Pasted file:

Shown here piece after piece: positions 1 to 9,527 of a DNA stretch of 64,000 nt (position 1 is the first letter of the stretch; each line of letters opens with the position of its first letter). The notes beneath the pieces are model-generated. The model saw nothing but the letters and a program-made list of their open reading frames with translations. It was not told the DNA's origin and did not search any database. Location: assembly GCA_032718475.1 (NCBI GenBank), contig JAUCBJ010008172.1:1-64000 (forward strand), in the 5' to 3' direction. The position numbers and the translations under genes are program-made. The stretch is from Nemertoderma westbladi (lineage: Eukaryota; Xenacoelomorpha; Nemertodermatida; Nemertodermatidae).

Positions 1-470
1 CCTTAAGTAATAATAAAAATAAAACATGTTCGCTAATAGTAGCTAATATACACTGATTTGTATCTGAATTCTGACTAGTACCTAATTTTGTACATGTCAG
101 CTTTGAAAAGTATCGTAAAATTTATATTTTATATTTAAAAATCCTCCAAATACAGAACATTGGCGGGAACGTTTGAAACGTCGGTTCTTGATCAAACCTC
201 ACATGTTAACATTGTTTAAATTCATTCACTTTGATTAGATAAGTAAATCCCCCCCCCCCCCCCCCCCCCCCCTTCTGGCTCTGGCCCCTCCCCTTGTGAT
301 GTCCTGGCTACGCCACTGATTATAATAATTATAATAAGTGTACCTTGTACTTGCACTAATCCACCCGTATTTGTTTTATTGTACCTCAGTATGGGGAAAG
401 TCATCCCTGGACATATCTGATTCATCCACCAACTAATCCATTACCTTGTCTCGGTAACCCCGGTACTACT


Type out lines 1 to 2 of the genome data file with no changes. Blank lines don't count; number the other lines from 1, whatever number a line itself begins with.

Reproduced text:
Shown here piece after piece: positions 1 to 9,527 of a DNA stretch of 64,000 nt (position 1 is the first letter of the stretch; each line of letters opens with the position of its first letter). The notes beneath the pieces are model-generated. The model saw nothing but the letters and a program-made list of their open reading frames with translations. It was not told the DNA's origin and did not search any database. Location: assembly GCA_032718475.1 (NCBI GenBank), contig JAUCBJ010008172.1:1-64000 (forward strand), in the 5' to 3' direction. The position numbers and the translations under genes are program-made. The stretch is from Nemertoderma westbladi (lineage: Eukaryota; Xenacoelomorpha; Nemertodermatida; Nemertodermatidae).

Positions 1-470